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thesimon

[.net] managed wrappers c++/cli [solved]

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hi there, i have a question regarding the creation of managed wrappers for an existing native c++ class. my problem is that the native c++ class relies not only on callbacks (which are no problem to marshal) but also on entire classes acting as callbacks.. code:
// native: 
struct guide_the_process
{
   bool check_a(int);
   bool check_b(int);
};
class the_class 
{ public: void do_something(guide_the_process &guide); };

// do_something often calls guide.check_XX() to see if certain criteria 
// of the process are met. so guide basically bundles two callback
// functions in one struct. the guide is meant to be a user supplied
// bundle of callbacks

// managed:

public ref class GuideTheProcess
{
public:
  bool CheckA(int);
  bool CheckB(int);
};
public ref class TheClass
{
public:
  void DoSomething(GuideTheProcess^ guide)
  {
    // assume the_class_ instance has already been constructed 
    // and is valid.
    assert(the_class_);
    Debug::Assert(guide != nullptr);
    
    // how do i marshal "guide" to be able to call the 
    // the_class_->do_something() method !? 
    // or is this even the right way to do it? 
    // i don't know whether it is more feasable to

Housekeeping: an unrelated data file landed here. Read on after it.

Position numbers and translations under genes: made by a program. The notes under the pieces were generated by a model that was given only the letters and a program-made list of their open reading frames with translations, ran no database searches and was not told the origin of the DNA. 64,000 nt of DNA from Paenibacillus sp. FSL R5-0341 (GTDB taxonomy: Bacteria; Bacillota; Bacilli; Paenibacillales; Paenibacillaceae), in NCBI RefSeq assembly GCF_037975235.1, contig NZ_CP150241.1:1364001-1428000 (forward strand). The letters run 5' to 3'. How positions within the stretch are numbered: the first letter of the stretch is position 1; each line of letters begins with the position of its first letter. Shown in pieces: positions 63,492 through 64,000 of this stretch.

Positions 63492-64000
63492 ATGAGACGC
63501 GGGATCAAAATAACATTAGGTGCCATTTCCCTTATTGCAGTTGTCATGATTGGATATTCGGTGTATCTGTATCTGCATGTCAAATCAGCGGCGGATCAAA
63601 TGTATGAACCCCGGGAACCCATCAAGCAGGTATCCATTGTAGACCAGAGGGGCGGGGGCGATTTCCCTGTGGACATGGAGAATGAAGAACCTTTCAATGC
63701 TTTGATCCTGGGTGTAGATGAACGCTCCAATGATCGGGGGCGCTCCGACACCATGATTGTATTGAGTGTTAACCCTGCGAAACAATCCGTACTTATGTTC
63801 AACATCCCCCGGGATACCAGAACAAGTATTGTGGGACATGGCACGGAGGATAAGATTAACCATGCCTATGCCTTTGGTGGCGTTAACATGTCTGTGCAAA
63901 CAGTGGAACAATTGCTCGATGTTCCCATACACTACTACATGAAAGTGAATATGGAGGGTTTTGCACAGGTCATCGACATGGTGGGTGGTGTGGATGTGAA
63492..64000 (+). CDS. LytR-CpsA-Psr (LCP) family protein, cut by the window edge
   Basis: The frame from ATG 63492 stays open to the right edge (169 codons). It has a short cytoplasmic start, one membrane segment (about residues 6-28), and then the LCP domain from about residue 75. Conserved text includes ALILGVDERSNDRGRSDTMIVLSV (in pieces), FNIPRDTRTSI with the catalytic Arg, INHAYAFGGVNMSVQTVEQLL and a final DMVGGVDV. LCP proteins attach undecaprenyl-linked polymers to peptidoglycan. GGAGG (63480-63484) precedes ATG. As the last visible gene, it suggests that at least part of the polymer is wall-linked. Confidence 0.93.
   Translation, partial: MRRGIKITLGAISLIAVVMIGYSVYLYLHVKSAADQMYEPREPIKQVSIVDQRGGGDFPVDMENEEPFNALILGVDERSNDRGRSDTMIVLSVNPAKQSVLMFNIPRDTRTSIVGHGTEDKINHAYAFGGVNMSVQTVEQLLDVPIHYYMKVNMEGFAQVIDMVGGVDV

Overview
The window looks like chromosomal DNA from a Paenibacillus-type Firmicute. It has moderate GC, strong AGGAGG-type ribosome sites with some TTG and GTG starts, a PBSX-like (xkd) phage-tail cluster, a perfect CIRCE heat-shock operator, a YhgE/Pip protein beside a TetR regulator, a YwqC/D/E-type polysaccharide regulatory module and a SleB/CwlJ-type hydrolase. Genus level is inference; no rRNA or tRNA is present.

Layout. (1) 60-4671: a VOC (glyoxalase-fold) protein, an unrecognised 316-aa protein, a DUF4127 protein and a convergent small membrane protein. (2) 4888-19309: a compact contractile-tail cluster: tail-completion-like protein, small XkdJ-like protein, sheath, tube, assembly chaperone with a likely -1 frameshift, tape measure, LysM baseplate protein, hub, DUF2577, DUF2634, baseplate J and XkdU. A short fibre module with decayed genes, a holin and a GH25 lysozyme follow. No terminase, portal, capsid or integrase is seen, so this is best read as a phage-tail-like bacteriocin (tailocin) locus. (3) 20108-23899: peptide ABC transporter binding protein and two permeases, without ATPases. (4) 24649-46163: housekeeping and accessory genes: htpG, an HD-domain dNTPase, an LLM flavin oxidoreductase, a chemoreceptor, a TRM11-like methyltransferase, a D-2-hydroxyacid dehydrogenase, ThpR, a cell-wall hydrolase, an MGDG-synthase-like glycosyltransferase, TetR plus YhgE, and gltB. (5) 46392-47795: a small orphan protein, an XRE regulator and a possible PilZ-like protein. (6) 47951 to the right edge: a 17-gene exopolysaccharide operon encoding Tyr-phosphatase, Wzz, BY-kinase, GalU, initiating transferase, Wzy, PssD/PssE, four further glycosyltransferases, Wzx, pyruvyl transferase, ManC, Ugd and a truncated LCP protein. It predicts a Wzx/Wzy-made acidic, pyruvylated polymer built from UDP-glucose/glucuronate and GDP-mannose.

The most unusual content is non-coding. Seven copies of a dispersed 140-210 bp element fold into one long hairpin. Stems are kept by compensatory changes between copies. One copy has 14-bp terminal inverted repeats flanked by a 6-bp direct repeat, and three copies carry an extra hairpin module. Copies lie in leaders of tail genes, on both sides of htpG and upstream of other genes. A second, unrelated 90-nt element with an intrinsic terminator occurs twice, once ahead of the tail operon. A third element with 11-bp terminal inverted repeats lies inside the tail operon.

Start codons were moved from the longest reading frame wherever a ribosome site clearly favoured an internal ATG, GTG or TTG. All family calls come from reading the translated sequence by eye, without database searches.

// only rely on simple callbacks.. but the 
    // interface of the native class is already built
    // that way.. (using the guide struct..)

    guide_the_process native_guide = SomehowMarshalTheThing(guide);
    the_class_->do_something(native_guide);
  }

private:
  the_class *the_class_;
};
i hope you understand what i mean.. looks to me as if interfaces aren't meant to be designed that way when creating managed wrappers. [Edited by - thesimon on August 18, 2006 7:34:43 PM]

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So, if I understand correctly, isn't "public class GuideTheProcess" just a wrapper around "struct guide_the_process"? (If so, just get the underlying unmanaged object and pass that as a parameter.) Or is it supposed to be a managed implementation of the callback that you want to somehow pose as an unmanaged object? In that case, I can't think of a way to do this off the top of my head.

Vovan

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hi vovansim,

i suppose i'm trying to accomplish the latter case. as you can see the native do_something() call needs a native guide_the_process instance as parameter. so for the user of the managed TheClass class i must also provide a manged GuideTheProcess class that gets translated into its native counterpart. i'm going this route because the managed (wrapper) api must be called from c#, too, so i can't pass any native objects.
for a while i also tried to take the managed GuideTheProcess class apart and take pointers to each member function of its instance and somehow handing those function pointers to the native class... but it sounded weird and didn't work (basically because i can't hold pinned pointers to the member functions at class scope of the managed class).
i suppose i need to change the interface of the native class to only use function pointers as callbacks and then do all the marshalling via plain old managed delegates. that's a bit sad as i really liked the previous interface with a struct holding, in a way, a collection of callbacks.

thanks for your answer again, vovansim!

cheers,
simon

edit --